New Amazing Physical Therapy For People With Cerebral Palsy

About Cerebral Palsy

Cerebral palsy is one of the most common congenital (existing at or before birth) disorders of childhood. About 500,000 children in the United States have the condition.

The three types of CP are:

  1. spastic cerebral palsy — causes stiffness and movement difficulties
  2. athetoid cerebral palsy — leads to involuntary and uncontrolled movements
  3. ataxic cerebral palsy — causes a problem with balance and depth perception

Amazing Physical Therapy For People With Cerebral Palsy

After waxing fondly over the potential of active video games for physical therapy, a group of students at Rice University (known collectively as Helping Hands) have developed their own controller/game designed specifically to perform physical rehabilitation. This device, known as the Dino-Might, is used for people with cerebral palsy and have undergone surgery for spastic wrist flexion deformity. Due to the rather difficult recovery, the student research team designed a controller that could aid in strength training, gauge the strength/motion of different parts of the hand, and (just to be awesome) allow those movements to control an on screen dinosaur avatar.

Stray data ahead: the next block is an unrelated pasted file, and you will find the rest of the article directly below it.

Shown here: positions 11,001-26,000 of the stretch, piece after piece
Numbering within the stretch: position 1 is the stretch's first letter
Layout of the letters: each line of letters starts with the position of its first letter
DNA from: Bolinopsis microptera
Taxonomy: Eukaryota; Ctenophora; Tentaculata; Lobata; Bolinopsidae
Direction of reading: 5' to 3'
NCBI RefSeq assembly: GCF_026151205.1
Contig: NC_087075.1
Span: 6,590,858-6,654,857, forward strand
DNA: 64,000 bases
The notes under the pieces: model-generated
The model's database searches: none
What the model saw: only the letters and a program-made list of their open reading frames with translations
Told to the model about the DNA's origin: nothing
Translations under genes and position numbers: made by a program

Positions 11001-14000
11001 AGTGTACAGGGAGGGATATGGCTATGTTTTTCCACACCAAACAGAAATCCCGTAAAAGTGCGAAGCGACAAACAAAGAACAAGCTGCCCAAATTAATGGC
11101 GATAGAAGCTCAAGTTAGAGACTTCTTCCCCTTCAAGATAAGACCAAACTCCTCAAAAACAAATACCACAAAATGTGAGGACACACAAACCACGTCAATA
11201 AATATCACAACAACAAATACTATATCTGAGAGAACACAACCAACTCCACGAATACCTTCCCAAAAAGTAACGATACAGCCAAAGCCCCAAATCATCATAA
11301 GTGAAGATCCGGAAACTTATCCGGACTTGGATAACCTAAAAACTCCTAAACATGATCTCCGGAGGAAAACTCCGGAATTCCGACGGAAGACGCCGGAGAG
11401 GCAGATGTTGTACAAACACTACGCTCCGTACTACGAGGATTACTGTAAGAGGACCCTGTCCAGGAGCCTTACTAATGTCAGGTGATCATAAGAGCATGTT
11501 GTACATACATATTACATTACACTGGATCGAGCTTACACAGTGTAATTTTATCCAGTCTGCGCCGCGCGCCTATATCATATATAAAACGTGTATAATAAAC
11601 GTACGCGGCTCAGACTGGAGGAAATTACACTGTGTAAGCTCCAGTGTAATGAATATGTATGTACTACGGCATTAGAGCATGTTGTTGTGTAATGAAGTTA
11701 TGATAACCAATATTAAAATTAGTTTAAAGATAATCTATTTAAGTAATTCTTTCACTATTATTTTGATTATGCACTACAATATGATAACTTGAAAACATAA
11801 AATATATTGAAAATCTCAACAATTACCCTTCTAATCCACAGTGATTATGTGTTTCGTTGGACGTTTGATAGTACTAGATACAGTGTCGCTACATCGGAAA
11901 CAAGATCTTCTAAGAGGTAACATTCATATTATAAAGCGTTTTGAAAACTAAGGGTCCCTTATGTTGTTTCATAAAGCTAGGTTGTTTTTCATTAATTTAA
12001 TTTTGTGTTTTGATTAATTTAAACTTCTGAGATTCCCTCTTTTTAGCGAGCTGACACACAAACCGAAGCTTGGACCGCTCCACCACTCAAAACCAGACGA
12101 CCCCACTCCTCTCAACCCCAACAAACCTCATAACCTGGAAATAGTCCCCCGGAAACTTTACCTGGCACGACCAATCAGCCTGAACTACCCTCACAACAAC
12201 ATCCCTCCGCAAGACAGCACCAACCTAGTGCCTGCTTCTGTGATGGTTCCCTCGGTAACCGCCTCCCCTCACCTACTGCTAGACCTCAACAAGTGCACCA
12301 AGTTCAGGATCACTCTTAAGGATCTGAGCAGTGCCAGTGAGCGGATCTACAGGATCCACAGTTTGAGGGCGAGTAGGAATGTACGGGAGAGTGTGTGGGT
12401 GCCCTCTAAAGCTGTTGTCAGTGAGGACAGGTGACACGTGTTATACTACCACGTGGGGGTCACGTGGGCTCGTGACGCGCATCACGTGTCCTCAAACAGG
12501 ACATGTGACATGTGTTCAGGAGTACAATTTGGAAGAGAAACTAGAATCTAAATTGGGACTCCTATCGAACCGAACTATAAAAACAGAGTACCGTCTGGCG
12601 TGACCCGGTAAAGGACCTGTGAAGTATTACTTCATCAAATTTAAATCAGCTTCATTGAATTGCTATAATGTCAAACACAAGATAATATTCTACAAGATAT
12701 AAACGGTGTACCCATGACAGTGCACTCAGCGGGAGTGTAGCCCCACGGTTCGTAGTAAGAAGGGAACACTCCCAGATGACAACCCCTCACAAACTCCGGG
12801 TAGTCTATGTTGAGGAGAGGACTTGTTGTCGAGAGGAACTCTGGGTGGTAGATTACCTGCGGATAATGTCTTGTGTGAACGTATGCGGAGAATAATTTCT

The Helping Hands team was tasked by their mentor Dr. Gloria Gogola, a pediatric hand and upper extremity surgeon at Shriners Hospitals for Children in Houston, to design the device due to the lacking equipment currently available. “There have been similar devices in use, but Dr. Gogola hasn’t been satisfied with them,” remarked the senior bioengineering major Jessica Joyce. “Something, some feature she wants to use, is always missing. What’s novel here is the completeness, all in one package – the force sensors, the arm restraint, the stand, the hand restraint, the GUI.”

One of the most beneficial aspects of the device is its adaptability. Not only can it be fitted to each child for an individualized strength analysis, there are also plans in the future to use it on older patients suffering from spinal injuries or strokes.To date three children have been used for preliminary testing. Gogola, pleased with the results, plans to use it on her patients this summer to build a larger test bed of data.